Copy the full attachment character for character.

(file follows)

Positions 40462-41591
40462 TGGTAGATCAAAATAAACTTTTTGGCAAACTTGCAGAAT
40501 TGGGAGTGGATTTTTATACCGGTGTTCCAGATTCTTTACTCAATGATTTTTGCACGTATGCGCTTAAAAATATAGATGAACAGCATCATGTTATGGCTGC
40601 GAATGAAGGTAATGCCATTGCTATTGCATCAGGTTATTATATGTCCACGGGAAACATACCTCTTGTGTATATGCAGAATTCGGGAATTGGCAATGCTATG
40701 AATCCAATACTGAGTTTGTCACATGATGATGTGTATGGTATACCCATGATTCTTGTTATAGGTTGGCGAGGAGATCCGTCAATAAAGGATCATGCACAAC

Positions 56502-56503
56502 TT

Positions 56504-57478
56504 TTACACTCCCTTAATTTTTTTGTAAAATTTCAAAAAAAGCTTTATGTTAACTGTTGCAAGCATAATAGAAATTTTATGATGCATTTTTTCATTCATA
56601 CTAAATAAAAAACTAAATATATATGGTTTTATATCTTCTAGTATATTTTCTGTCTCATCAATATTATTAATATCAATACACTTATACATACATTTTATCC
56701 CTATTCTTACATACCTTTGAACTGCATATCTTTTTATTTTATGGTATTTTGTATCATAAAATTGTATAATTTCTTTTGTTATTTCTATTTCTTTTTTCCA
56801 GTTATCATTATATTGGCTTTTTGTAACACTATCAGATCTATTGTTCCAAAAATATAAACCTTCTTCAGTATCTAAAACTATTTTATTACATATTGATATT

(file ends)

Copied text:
Positions 40462-41591
40462 TGGTAGATCAAAATAAACTTTTTGGCAAACTTGCAGAAT
40501 TGGGAGTGGATTTTTATACCGGTGTTCCAGATTCTTTACTCAATGATTTTTGCACGTATGCGCTTAAAAATATAGATGAACAGCATCATGTTATGGCTGC
40601 GAATGAAGGTAATGCCATTGCTATTGCATCAGGTTATTATATGTCCACGGGAAACATACCTCTTGTGTATATGCAGAATTCGGGAATTGGCAATGCTATG
40701 AATCCAATACTGAGTTTGTCACATGATGATGTGTATGGTATACCCATGATTCTTGTTATAGGTTGGCGAGGAGATCCGTCAATAAAGGATCATGCACAAC

Positions 56502-56503
56502 TT

Positions 56504-57478
56504 TTACACTCCCTTAATTTTTTTGTAAAATTTCAAAAAAAGCTTTATGTTAACTGTTGCAAGCATAATAGAAATTTTATGATGCATTTTTTCATTCATA
56601 CTAAATAAAAAACTAAATATATATGGTTTTATATCTTCTAGTATATTTTCTGTCTCATCAATATTATTAATATCAATACACTTATACATACATTTTATCC
56701 CTATTCTTACATACCTTTGAACTGCATATCTTTTTATTTTATGGTATTTTGTATCATAAAATTGTATAATTTCTTTTGTTATTTCTATTTCTTTTTTCCA
56801 GTTATCATTATATTGGCTTTTTGTAACACTATCAGATCTATTGTTCCAAAAATATAAACCTTCTTCAGTATCTAAAACTATTTTATTACATATTGATATT